Do Less, Gain More

It sounds counterproductive, right: Do less, gain more? I’m not suggesting it’s always true – just sometimes.

Imagine human beings were offered a certain amount of energy to expend at birth. During life, we use this energy while, at the same time, generating and exhausting energy from life forces outside of ourselves: the Sun, other people, wind, stress, etc. And somehow, we balance the intake and output of energy as we live, grow and die. How do we manage this exchange?

The yogis suggest that we slow our breath. The Taoists offer a variety of breathing, movement and even sexual practices to generate and store energy. Traditional Chinese Medicine refers to life force as chi and offers a variety of different ways of management and manipulation.

But how should modern Westerners manage their energy? Based on our current living conditions and what we observe of our bodies and effects of stress (good and bad), how do we do it? Is it correct to adopt practices developed decades or even centuries ago?

A new way comes with new perspectives and a new world. As the world changes, our bodies and minds change. Our energies are generated and exhausted in new ways, at different rhythms and at different paces. Food, soil, water and even our atmosphere continues to change. While studying about energy management methods from the past may be beneficial, I think it is important for us to keep in mind that training practices need to be applicable to modern times in a modern body.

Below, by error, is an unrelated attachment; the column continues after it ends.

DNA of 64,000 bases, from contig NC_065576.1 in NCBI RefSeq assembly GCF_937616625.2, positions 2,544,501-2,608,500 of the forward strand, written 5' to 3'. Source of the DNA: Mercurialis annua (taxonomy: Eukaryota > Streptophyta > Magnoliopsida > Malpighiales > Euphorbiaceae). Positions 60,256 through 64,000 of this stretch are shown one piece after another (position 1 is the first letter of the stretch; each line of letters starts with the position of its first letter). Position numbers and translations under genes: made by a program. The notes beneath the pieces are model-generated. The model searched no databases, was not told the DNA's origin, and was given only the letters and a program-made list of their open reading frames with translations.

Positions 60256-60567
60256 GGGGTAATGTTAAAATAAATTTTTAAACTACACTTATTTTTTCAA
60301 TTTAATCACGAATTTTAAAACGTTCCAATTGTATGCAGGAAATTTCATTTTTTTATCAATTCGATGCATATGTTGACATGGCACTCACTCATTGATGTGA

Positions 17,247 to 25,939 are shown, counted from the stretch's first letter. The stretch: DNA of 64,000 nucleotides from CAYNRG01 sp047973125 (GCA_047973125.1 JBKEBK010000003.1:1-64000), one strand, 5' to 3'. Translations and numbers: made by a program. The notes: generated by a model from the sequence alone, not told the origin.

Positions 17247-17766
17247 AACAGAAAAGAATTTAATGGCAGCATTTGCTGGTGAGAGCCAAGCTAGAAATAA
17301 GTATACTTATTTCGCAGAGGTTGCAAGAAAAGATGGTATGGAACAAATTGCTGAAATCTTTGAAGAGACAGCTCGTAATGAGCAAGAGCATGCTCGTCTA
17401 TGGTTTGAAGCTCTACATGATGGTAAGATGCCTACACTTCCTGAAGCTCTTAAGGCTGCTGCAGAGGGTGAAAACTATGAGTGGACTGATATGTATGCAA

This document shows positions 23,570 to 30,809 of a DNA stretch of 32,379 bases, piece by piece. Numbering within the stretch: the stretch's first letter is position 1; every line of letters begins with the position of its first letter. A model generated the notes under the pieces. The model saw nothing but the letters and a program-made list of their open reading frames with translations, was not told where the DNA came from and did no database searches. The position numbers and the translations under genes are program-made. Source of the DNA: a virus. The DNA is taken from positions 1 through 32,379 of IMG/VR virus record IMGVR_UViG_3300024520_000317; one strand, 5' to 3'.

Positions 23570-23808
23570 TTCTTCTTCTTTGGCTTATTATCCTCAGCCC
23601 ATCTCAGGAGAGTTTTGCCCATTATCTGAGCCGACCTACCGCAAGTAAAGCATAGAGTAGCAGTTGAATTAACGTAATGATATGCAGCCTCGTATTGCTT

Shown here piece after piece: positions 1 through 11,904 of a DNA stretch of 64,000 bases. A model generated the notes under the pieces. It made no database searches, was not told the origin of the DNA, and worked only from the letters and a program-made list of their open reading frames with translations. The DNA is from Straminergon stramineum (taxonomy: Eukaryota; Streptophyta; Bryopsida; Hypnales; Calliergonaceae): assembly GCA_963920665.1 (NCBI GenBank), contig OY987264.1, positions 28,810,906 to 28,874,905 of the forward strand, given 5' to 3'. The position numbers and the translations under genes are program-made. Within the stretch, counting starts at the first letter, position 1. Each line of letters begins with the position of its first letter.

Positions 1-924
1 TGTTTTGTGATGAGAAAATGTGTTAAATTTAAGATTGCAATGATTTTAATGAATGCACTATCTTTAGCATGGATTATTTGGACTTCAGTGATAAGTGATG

I’ve made a lot of mistakes in regard to energy management. The following are some insights I’ve gathered thus far to aid in ensuring I have enough energy for work, family and reservation:

1)   Don’t exhaust all the energy you have each day. Reserve energy for those moments when you’ll need more than usual. 

2)   Thinking exhausts energy – all types. Make time for quieting the mind.

3)   Energy is meant to flow in and out of the body, like a river into the ocean. Move your body each day in order to generate the flow so that, during periods of rest, the flow is maintained.

4)   Be flexible within a workout routine. If you feel tired or are preparing for a stressful situation, change your routine. It may mean lifting less weight or taking an extra day off from training.

5)   When there is a lot of movement around you, do less or be still altogether. There are times to move and times to be still and pay attention more closely.

We experience energy on all levels, from our cells within to the wind above. Energy is meant to be attended to and respected- sometimes, that means doing less.

Why Train?

There are many obvious reasons to train: alleviate pain, loose weight, strengthen muscles and bones, circulate blood, prevent disease, and sculpt the body along with many others. In addition to or instead of the aforementioned, some trainees choose to train for reasons that are not reflected in the mirror: to be happy and content. How is it possible to attain a new emotional state or perspective by simply moving one’s body?